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Remarkable Dutch Mannerist cabinet picture on extended loan to the Frick Collection
Joachim Wtewael (1566–1638), Adam and Eve, 1610–15, oil on copper, private collection. Photo: Michael Bodycomb.

NEW YORK, NY.- The story of Adam and Eve is one of the most enduring in the history of art. With its momentous subject—the creation of humankind—and riveting themes of seduction, deceit, punishment, and redemption, it has long captivated the imaginations of countless artists. Dutch painter Joachim Wtewael recounts the tale in an exquisite oil on copper, executed between 1610 and 1615 that is now on loan to The Frick Collection from a private collector. This cabinet picture is displayed in the Octagon Room, where it hangs with paintings by Jan Van Eyck and workshop, Hans Memling, and Pieter Bruegel the Elder, Wtewael’s forebears in the northern artistic tradition. It will remain on view into February of 2015. Comments Director Ian Wardropper, “we are thrilled to present to the public this early Northern European painting, which complements our holdings in a number of ways, from its delicately depicted subject matter to the beautiful effect of its copper support. Furthermore, while Wtewael was less known to collectors like Henry Clay Frick one hundred years ago, fine examples by this artist—whose work is not overly abundant--have been increasingly sought-after by American institutions over the last twenty years. We hope the public enjoys seeing the work for its own gemlike beauty in the context of our holdings and in the contemplative setting of the former Frick residence.”

Wtewael’s languidly elegant Adam gazes at Eve as he tenderly pulls her toward him. In one balletic movement, Eve reaches with her right hand to pluck an apple from the tree’s branches—the fruit seemingly nudged into her grasp by the serpent—while offering another apple to Adam with her left. Birds and a monkey inhabit the verdant canopy above them, and an ensemble of feathered, furry, and reptilian creatures populates the landscape. One can imagine a cacophony of animal sounds emanating from the foliage. With his penchant for exaggeratedly graceful figures and theatrical compositions, Wtewael’s art is defined as Dutch mannerist, a broad description for the style that dominated Dutch art, with many variations, between 1580 and 1610. Dutch mannerism derived from the Italian High Renaissance and was introduced to the Netherlands by the many artists who had trained in Italy. The style was prevalent in Utrecht into the 1620s, even when no longer fashionable in Haarlem, Amsterdam, or The Hague.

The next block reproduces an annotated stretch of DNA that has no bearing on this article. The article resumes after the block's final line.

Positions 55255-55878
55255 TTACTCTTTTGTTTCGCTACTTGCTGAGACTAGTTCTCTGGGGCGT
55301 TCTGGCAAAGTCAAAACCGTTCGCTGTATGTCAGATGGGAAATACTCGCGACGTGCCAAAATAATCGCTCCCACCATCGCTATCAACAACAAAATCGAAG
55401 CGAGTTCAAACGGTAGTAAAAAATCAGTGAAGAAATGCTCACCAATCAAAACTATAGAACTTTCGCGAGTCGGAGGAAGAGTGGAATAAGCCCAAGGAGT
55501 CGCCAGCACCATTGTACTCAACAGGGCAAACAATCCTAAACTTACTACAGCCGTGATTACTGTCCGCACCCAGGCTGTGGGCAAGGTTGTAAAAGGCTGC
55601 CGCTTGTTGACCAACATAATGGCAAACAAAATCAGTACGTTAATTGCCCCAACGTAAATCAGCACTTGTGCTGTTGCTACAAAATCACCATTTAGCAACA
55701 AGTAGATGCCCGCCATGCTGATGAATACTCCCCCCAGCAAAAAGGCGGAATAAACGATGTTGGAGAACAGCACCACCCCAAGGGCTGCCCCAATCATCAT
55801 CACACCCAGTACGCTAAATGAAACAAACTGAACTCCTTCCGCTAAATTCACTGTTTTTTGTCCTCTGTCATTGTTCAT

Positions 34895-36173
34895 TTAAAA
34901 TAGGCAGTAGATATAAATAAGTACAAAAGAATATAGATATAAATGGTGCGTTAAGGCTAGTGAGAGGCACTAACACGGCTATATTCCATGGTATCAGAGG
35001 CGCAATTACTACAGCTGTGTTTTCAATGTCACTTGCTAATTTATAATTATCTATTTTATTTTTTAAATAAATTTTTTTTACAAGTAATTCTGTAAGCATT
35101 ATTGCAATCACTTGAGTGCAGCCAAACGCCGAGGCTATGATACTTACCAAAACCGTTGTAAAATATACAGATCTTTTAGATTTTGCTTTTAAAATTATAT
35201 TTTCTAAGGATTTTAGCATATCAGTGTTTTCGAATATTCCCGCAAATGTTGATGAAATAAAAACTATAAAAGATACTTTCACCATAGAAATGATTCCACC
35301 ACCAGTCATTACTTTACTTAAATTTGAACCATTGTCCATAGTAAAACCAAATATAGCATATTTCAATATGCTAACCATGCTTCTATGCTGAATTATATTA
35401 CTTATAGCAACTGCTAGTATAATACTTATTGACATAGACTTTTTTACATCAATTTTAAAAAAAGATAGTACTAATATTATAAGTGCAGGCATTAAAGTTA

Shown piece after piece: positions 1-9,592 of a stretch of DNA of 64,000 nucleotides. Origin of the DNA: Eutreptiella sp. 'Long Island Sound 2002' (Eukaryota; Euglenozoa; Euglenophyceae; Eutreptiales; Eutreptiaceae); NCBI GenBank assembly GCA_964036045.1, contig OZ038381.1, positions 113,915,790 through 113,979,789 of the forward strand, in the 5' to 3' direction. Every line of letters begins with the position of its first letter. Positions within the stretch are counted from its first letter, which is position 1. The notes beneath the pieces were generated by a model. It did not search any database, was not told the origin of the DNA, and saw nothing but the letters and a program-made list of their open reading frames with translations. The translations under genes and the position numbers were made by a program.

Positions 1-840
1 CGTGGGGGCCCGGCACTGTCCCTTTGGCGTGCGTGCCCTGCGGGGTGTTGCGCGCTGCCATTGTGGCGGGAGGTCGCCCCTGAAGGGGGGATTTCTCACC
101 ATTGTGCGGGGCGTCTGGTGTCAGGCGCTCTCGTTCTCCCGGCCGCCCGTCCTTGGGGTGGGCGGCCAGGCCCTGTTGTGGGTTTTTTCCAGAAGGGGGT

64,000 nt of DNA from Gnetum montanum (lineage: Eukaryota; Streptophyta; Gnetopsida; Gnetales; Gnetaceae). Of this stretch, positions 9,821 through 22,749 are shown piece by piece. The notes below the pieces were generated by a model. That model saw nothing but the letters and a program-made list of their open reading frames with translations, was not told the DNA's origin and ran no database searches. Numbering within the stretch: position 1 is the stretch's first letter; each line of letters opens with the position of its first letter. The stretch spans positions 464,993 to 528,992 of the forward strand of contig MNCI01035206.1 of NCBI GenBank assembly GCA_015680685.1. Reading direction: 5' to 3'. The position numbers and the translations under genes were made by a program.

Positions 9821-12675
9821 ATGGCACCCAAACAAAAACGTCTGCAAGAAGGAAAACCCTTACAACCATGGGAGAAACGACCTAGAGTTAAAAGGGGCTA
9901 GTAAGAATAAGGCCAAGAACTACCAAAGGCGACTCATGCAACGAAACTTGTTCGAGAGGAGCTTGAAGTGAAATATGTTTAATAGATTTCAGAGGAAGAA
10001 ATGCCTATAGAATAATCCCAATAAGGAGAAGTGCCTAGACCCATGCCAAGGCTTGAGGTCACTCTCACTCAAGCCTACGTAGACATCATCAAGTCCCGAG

A native of Utrecht, Wtewael probably received instruction from his maternal grandfather, the painter Joachim van Schuyck, and his father, Anthonis Wtewael, a glass painter. He then apprenticed with Joos de Beer before embarking on a trip to France and Italy between about 1588 and 1592. It was likely during his Italian sojourn that Wtewael first encountered paintings on copper, which became the artist’s support of choice for cabinet pictures: of the fifty-eight paintings he executed between 1592 and 1612, thirty are painted on copper.

Presumably developed in Italy, the technique of painting on copper dates to the early 1500s. Between 1575 and 1650, copper paintings flourished in northern and southern Europe, the likely result of an increase in printmaking on copper plates. Among their advantages, copper sheets offered a fine, non-absorbent surface and required little preparation. They also tolerated variances in climate better than other materials. And unlike paintings on panel or canvas, those on copper did not suffer damage caused by linings or transfers. The metal’s natural smoothness concealed brushstrokes and imparted an enamel-like brilliance. Wtewael’s precise style was well suited to copper since he did not often blend his colors, preferring instead to layer them for maximum luminosity.

Mannerist painting is sometimes criticized for its extravagant forms, garish colors, and contrived compositions. In his resplendent Adam and Eve, however, Wtewael skillfully employs the style’s vocabulary to create a glorious vision of Eden and its legendary inhabitants. Whether made for private reflection or for display in a collector’s Kunstkammer along with other precious objects, Wtewael’s image must have charmed its original owner as it does visitors to the Frick today.

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